differentiating Spiranthes spp. in the Chicago Wilderness region

@evan8 or @bouteloua - is there a good reference for diagnostic differences between Spiranthes around here? or would either of you be willing to write a few sentences about it? :)

Also, I don't really know how to use these journal/notes things on here, so pls let me know if there is a better way to do such a thing ...

Thank you!

Αναρτήθηκε από partspermillion partspermillion, Σεπτέμβριος 26, 2018 0406 ΜΜ

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@arethusa is a total rock star with orchids. Check out this journal entry (with wonderful illustrations too!):
https://www.inaturalist.org/journal/arethusa/12170-spiranthes-magnicamporum-vs-spiranthes-cernua

Αναρτήθηκε από sambiology πάνω από 4 χρόνια πριν (Αναφορά)

thank you @sambiology and @arethusa! will check that out and share.

Αναρτήθηκε από partspermillion πάνω από 4 χρόνια πριν (Αναφορά)

Undereducated and overly opinionated rant incoming:

I'm of the opinion that we can't really know what it is without genetic analysis.

http://iowaplants.com/flora/family/Orchidaceae/spiranthes/spiranthes_spp.html

If a plant can get 2 sets of chromosomes from mom and three from two different dads, and those dads don't need to be the same species.... we can't say what it is.

I also think that any recent comments about S. ovalis "moving north" are due to increased awareness of the genus, and increased observations, as well as the potential for the species to move via pollen through S. cernua rather than seed...

It's all just a mess, and we don't know enough now to make good morphological determinations of species level observations.

I just call everything that looks anything close to S. cernua by that name.

Αναρτήθηκε από evan8 πάνω από 4 χρόνια πριν (Αναφορά)

Also, "Facultatively Agamospermic Polyploid Compilospecies" is an awesome term to bust out at parties.

And just because we don't know what it is from looking at it, doesn't make it less awesome.

In fact, that makes it MORE awesome. What if instead of being "facultatively agamospermic", meiosis is just messed up due to the extra material present, and it makes fertile embryos that way? That's actually kinda awesome itself.

Αναρτήθηκε από evan8 πάνω από 4 χρόνια πριν (Αναφορά)

One of my genetics professors had a great definition of "species" -- "a human recognizable unit of evolution." I know there are loads of cryptic species and sympatric species that are just giggling at us as we try to give them a name. :)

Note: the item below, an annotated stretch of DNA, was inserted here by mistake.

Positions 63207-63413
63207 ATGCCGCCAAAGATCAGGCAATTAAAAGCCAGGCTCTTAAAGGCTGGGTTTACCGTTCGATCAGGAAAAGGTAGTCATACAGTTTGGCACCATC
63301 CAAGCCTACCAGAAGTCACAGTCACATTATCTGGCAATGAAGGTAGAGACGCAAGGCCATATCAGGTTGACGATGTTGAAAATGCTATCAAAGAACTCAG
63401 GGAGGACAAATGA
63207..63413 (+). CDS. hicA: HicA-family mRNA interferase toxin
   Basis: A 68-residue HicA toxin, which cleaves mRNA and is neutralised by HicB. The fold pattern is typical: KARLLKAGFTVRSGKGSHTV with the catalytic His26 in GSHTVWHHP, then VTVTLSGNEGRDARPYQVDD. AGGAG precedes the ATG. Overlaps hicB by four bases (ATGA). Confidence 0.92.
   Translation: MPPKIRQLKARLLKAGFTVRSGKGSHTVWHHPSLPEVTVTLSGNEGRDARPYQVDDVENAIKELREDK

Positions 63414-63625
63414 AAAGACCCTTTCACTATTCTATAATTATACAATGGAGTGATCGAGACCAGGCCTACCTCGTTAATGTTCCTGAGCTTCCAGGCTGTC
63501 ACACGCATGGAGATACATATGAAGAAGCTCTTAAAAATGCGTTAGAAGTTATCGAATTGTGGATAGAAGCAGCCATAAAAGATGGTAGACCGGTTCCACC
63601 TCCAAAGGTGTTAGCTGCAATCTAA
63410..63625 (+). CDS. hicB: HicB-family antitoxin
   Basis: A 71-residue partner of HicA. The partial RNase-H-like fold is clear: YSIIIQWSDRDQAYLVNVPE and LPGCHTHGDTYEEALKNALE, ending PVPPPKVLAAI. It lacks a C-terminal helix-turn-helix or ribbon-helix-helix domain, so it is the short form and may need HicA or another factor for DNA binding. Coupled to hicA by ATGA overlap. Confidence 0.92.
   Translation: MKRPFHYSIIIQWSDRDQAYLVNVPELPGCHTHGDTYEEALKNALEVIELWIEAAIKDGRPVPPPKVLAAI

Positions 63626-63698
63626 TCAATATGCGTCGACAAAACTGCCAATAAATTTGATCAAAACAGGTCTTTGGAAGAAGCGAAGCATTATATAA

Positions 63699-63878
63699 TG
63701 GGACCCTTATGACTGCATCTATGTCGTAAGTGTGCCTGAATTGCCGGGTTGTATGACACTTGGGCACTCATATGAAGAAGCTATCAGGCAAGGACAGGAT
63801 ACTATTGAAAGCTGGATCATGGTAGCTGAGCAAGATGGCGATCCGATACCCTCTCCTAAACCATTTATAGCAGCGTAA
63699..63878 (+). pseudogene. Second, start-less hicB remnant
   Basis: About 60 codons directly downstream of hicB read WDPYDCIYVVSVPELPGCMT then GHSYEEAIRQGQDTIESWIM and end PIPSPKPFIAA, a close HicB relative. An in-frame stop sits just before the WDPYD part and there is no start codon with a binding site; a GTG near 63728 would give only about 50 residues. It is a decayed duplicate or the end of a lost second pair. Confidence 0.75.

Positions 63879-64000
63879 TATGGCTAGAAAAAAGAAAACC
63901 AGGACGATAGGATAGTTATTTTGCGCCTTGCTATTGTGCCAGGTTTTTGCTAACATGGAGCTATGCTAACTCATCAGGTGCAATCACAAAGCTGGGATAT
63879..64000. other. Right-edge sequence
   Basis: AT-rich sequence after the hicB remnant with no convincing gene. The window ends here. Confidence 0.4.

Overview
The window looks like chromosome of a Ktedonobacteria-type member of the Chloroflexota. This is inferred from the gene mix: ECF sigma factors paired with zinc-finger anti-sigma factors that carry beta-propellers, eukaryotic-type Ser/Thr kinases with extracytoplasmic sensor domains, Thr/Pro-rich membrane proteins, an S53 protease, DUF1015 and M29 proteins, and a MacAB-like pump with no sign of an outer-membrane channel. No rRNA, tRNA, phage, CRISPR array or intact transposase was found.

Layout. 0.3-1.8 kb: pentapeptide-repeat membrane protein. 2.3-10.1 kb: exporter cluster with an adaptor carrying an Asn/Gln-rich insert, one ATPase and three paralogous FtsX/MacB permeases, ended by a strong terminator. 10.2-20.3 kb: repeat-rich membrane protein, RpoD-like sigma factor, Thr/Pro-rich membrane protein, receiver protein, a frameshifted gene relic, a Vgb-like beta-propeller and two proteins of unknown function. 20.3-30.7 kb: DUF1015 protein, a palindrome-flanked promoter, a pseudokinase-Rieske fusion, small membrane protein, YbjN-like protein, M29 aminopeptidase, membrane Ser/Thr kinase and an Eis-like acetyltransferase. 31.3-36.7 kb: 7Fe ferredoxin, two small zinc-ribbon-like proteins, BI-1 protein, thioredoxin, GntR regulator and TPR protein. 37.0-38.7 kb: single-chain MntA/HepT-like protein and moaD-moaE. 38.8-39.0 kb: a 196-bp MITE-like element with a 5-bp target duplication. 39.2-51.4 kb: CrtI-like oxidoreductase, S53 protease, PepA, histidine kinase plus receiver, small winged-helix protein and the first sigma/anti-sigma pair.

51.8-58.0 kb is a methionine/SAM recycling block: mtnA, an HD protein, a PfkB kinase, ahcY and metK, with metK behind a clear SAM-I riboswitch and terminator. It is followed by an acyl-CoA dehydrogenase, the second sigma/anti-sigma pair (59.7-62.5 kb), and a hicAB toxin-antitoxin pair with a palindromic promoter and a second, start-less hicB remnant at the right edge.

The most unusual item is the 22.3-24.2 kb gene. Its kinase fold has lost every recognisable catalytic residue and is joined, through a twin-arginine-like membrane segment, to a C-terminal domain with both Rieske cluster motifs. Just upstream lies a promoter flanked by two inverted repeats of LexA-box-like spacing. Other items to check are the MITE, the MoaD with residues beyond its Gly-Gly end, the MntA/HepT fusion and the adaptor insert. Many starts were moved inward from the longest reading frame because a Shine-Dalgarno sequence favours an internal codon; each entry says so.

Αναρτήθηκε από sambiology πάνω από 4 χρόνια πριν (Αναφορά)

@evan8 so glad to elicit your rant! That Iowa page is really helpful - mostly in coming to exactly the conclusion you did: awesome and perplexing (polyploid and cleistogamous!)

I'm no botanist, so I'm just trying to figure out how a vanilla plant would smell (https://www.daily-journal.com/news/local/admire-native-orchids-then-leave-them-alone/article_57cc62a8-f43a-5afb-b328-b287f555a8ca.amp.html), so that it would be S. magnicamporum, or whether there are actually one (lacera) or TWO (cernua) spirals of flowers (https://www.illinoiswildflowers.info/prairie/plantx/nodding_orchidx.htm).

I always use S. cernua, but mostly because I don't know better and though have a little more education (and don't ever smell the vanilla), will stick with that.

Αναρτήθηκε από partspermillion πάνω από 4 χρόνια πριν (Αναφορά)

Lacera seems totally different to me.

So many of these have a scent, it's not dependable as a distinguishing character for S. cernua vs S. magnicamporum. Even some of the Platanthera species have a similar scent.

Αναρτήθηκε από evan8 πάνω από 4 χρόνια πριν (Αναφορά)
Αναρτήθηκε από bouteloua πάνω από 4 χρόνια πριν (Αναφορά)

Woof... Yeah. Some more reading for tonight.

Αναρτήθηκε από evan8 πάνω από 4 χρόνια πριν (Αναφορά)

This is just another example of why Cassi is so awesome.

Αναρτήθηκε από evan8 πάνω από 4 χρόνια πριν (Αναφορά)

@bouteloua is a legend indeed. All hail Cassi! :)

Αναρτήθηκε από sambiology πάνω από 4 χρόνια πριν (Αναφορά)

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